112: I’m sorry, I haven’t a clue

Menopause is a hot topic at the moment, it seems. Companies are providing training sessions on menopause awareness, and there’s lots of research going on: how it affects women’s working lives, for example, and it’s even covered in some companies’ diversity training. In the interests of equality the company I work for are offering a male menopause awareness (it’s called andropause, apparently) later in the year. Apparently there’s more to it than fast cars and Grecian 2000 – who knew??

There’s checklists of symptoms (the old hot flash isn’t the half of it), there are charities dedicated to it and it seems to be everywhere – we’ve come a long way from delicate references to ‘the change’ or ‘her time of life’. About time too, in my opinion: it’s meant that in my annual performance review this year I was able to say to my lovely line manager that I’m experiencing symptoms and at times this is affecting work, and to have this concern logged in my record. I have a doctor’s appointment booked with a female GP (though this is apparently no guarantee of understanding) to talk HRT in a couple of weeks. Whether I can actually get my hands on any HRT is another matter entirely, as there are huge supply chain issues with it and women are being sent away empty handed by pharmacists. At least (I hope) I won’t be fobbed off with anti-depressants, as I already have those and can rule that out for them.

My main symptom at the moment*, and the one that’s making work difficult, is the brain fog: the memory problems and the inability to concentrate. I find myself in the middle of a sentence with no idea how I got there or where I was planning on going next: last week, while talking to a theatre company, I found myself making a circle in the air with my finger repeatedly, but with no idea why. A quick recap with colleagues suggested I might have been talking about the design process, but this is happening with increasing frequency – it’s hard to advocate for a project if you can’t remember what it is. Some days I work like a butterfly – landing on one thing, fluttering off for a bit, coming back to it. The kids know that it can take several minutes for my mind to process something and for me to respond. Luckily the theatre company is run by women ‘of a certain age’, as they say, and they were very good about it, but I can’t count on this all the time.

If I know in advance that I’m going to be asked to speak about something in a meeting I can script it, but I am starting to dread being asked ad hoc questions as there’s no guarantee I can formulate an answer or that my brain has kept up with the conversation. Things are slightly better if I can do something with my hands in a meeting, which is much easier when the meeting is online, but not everyone is keen on me bringing my crochet project with me. I do think if Amanda Spielman, head of OFSTED and one of our trustees, can get away with knitting through important meetings and since our mission is all about creativity and skills I should definitely be allowed.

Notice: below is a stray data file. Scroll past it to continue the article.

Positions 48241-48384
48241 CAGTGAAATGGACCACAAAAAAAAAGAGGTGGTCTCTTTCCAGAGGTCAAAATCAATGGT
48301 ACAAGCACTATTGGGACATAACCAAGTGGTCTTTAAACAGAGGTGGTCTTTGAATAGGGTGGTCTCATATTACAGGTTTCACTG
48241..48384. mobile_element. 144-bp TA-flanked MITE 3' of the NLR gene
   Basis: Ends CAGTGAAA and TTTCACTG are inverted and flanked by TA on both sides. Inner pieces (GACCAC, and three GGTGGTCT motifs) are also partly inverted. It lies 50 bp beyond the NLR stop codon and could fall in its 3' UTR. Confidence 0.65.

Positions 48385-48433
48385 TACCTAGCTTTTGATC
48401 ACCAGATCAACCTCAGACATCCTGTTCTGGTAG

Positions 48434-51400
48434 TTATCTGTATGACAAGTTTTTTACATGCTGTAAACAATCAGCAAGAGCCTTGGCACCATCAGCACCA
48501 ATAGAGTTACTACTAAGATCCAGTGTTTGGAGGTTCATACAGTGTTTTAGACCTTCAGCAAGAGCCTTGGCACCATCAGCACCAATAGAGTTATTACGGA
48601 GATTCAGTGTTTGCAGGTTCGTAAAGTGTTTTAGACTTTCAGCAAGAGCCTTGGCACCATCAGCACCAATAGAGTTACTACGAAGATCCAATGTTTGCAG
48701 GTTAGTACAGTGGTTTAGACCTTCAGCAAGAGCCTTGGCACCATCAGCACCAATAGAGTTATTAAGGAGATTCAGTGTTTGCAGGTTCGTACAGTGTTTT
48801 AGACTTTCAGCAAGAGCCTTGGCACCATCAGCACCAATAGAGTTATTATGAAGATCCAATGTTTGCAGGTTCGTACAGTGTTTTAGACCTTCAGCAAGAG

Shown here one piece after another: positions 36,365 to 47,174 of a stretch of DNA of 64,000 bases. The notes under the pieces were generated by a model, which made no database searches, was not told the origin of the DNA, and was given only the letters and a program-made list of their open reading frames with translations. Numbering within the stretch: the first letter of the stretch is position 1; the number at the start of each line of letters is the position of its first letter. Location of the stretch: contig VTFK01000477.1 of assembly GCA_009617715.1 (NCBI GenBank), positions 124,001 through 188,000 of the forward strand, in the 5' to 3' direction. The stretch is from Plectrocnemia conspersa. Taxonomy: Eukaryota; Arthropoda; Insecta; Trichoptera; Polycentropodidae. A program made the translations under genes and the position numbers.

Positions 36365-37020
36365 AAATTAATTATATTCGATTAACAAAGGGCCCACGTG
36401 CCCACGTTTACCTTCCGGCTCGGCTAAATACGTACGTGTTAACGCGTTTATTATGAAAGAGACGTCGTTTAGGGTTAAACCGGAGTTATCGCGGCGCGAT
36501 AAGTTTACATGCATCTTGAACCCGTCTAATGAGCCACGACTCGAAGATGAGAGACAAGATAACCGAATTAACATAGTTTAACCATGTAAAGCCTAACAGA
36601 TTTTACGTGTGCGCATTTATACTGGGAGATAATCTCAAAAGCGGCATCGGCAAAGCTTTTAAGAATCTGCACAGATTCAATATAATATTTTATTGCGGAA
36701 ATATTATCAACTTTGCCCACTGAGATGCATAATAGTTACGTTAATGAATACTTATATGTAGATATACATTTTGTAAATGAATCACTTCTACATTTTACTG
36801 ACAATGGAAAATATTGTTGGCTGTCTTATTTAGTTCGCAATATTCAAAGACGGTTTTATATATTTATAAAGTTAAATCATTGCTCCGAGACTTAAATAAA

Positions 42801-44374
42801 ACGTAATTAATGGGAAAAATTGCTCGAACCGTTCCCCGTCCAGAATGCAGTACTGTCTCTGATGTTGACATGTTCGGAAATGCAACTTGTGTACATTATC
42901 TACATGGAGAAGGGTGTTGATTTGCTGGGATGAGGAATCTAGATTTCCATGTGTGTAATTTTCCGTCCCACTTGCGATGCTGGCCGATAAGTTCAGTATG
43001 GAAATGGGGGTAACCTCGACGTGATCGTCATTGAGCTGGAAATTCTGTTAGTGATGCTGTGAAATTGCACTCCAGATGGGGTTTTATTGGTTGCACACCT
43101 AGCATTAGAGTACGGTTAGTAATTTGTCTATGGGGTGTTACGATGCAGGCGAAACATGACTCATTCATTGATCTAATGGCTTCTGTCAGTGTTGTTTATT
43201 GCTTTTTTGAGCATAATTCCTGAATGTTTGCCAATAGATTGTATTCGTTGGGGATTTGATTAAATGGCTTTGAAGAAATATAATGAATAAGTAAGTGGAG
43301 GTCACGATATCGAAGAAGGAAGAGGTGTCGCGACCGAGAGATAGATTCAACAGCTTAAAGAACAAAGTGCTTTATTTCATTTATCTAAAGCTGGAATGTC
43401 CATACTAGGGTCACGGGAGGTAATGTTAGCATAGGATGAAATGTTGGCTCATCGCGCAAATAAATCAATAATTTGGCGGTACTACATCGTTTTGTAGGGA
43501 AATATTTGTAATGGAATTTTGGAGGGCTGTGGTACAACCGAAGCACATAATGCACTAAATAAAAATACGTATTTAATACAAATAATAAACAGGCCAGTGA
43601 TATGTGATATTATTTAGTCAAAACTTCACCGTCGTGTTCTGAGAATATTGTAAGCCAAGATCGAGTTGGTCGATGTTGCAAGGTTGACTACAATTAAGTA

So, it’s off to the doc for a chat for me, and hopefully I’ll be a new woman – or at least a woman that can finish a sentence.

*apart from the rage that I wrote about back in week 68

So that’s it from me: it’s lunchtime, there’s a cross stitch that needs finishing, and after a 450m swim this morning I’m contemplating a nap.

See you next week!

Kirsty x

All the Colours of Darkness/ Watching the Dark – Peter Robinson

Villager – Tom Cox

Doctor Who: Eleventh Doctor Tales (Audible)

A Place of Execution – Val McDermid

68: Rage against….pretty much everything

Hot flushes, night sweats, the need to carry tweezers with you at all times, difficulty sleeping, problems with memory and concentration….just some of the symptoms of perimenopause that people tell you about. Apparently there are 34, but I’m trying not to treat this as some kind of hormonal bingo – I mean, what the hell do you shout when you’ve ticked them all off? And do you even get a prize?

One of the symptoms they don’t tell you about is the rage. The all-consuming, completely random rage. We are not talking a ladylike ‘tsk tsk’ here, this is fury incandescent enough to power whole countries.This week, for example, some of the things I have been furious at include:

  • people who stop in the middle of the pavement
  • old ladies walking up steps
  • sellotape
  • cat litter bags that don’t open properly
  • Oyster card readers
  • bra underwires
  • people who wake me up in the middle of the night
  • cinnamon jelly beans.

And that’s the little things. That doesn’t even cover the big stuff, like 40,000 screaming people at Wembley not wearing masks (had they all been double vaccinated? Were they all tested before entering the ground? Did they have to show their vaccine passports?) Or pretty much everything the bloviating buffoons in charge of the country say, particularly on the subjects of education or post-Covid recovery. Aggressive England fans shouting that football is coming home as if some silverware is going to solve England’s problems. (I will be supporting Gareth Southgate tonight, for those of you in any doubt: I think he’s a really nice bloke, who is down to earth, honest, well-dressed, intelligent, and if the team win people might just shut up about a penalty he missed 25 years ago, the poor sod. I couldn’t care less about England winning, but I would like Southgate to win.)